You know how when you lose the tie to your hoodie in the washing machine and you spend the next few years of your life attempting to thread the end of the oversized cord through a too-small opening and then push that string through a cotton tunnel a millimeter at a time, losing ground faster than you make it until that knot finally emerges a little more humble than it began and you want to cry at the momentous accomplishment?
That’s what driving the RV to Cooperstown, New York feels like.
But unlike the sweatshirt analogy, the drive is totally worth it, and I was especially grateful Butch was in the driver’s seat. Cooperstown is the type of place that everyone should visit at some point even if baseball isn’t your jam. The Baseball Hall of Fame is a place that will elicit memories whether you’ve seen 1000 games or a half of an inning. You probably know more than you think, but will learn a lot more despite what you think. And in summer, a leisurely walk through the museum or just down Main Street is a perfect way to spend an afternoon. Our crew of 13 reunited once again after a beautiful wedding we attended, and Louise and Sundance got an extended stay at Niagara Falls.
In this leg of our journey, the temperature has dropped substantially and we are exclaiming our good fortune by the minute. Western New York is a balmy 75 degrees during the day and in the 50’s at night.
We continued our own group heatwave with a trip to the ballpark on Day 3. Translate that to mean we certainly make a splash wherever we go and most of the time we’re a hot mess. But the unsuspecting folks with the Cincinnati Reds were amazing hosts, treating us to a ridiculous experience of delicious food and drink, spoiling us with this summer treat. They even managed to throw in a Grand Slam and a win for the home team.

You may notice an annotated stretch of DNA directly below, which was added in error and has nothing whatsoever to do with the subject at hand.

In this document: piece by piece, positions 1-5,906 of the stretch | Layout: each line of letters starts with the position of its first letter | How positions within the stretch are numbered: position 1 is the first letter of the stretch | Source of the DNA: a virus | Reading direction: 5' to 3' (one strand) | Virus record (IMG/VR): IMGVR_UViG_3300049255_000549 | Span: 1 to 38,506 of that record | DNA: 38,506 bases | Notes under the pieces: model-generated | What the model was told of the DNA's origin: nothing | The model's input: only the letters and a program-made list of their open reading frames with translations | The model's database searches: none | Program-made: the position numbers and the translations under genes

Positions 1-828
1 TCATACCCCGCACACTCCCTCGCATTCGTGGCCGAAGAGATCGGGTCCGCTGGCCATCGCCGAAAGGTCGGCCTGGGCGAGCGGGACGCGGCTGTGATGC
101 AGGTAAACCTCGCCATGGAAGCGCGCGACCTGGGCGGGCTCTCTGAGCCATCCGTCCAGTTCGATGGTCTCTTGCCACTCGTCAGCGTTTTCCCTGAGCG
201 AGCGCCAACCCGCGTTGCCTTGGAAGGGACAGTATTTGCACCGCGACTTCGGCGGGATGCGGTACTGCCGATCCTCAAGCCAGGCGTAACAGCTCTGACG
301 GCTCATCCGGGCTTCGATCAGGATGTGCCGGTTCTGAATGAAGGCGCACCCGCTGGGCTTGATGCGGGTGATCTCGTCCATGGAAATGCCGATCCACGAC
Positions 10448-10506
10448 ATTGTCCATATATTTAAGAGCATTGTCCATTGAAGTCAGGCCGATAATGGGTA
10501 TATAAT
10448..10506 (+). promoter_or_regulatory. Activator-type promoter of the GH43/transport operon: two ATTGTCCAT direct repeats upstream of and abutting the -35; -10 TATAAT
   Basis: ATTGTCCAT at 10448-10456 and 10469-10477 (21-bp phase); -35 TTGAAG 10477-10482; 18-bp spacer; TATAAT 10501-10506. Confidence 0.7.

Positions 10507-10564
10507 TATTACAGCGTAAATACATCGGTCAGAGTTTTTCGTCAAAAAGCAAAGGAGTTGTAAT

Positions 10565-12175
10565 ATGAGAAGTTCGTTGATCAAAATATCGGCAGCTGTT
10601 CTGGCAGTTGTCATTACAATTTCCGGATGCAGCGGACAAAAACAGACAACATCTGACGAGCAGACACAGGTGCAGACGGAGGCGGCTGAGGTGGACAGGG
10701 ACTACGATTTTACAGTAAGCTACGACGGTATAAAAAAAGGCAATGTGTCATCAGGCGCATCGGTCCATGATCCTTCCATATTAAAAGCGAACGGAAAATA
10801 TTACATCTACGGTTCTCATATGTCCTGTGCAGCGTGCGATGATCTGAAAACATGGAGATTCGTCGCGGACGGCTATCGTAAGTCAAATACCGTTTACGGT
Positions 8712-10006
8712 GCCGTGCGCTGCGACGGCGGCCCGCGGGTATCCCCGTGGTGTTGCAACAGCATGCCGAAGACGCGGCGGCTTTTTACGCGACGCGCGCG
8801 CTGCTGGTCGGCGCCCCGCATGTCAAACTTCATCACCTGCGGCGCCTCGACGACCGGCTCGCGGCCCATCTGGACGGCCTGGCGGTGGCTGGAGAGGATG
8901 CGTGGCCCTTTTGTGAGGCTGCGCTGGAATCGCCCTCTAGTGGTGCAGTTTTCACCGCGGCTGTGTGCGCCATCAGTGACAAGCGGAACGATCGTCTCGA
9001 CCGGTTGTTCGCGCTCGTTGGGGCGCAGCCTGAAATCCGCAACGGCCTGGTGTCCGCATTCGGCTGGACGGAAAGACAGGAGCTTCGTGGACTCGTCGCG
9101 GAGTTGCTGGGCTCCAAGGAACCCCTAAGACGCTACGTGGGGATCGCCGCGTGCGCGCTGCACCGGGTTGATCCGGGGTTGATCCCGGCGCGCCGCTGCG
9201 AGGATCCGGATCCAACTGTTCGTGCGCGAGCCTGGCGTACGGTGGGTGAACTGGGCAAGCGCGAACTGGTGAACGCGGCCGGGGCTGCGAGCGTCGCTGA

Our full crew of 15 happy campers sadly dwindled down to 12 for a little while as those job things got in the way of our fun once again. So we spread out a little in our cramp quarters and then fed quarters to the campground laundry room a few weeks earlier than expected to prepare for the next leg of our journey: Canton, Ohio!
If you’re reading this, that means I wrote it, and my fingers didn’t melt into the keyboard as I feared mere hours ago when we began our first full day at our campsite on the surface of the sun.
It’s hot here in Ohio. In a metal can with wheels. With an A/C unit capable of cooling a whopping 3 1/2 square inches. Louise and I did our best to keep the children entertained and cool with our mad Uno skills and me reading the average temperatures in Maine on Weatherchannel.com, but I think the real relief arrived when the rest of the crew showed up and they could commiserate with all of their siblings.
So I’m going to gloss over the heat–mainly because the sheen from our sweat makes us all appear rather glossy–ignore the one vomiting incident and the fact that we’ve used all of our super-jumbo data plan before we crossed our first state line and focus on the wins on Camping Day 1.
~I didn’t hit anything or anyone backing Viktor into the site and hooked up all of the hoses and whatnots like a boss. Even the gross ones.
~Louise can dress a mean first degree burn caused by scalding vinyl jump pads.
~When the sun eventually goes down and they’re rehydrated with a little birthday cake and piñata treats, this is the scene that will remain in your head for a long time.
Alright, enough messing around. We really have to get semi-serious for 6 minutes to pull this off.
It’s logistics day, and I’ll take just a minute to provide some real details on the trip planning before we get back to our regularly scheduled nonsense just in case anyone was looking for some real travel advice (which seems like a huge error in judgement on your part) or are simply morbidly curious.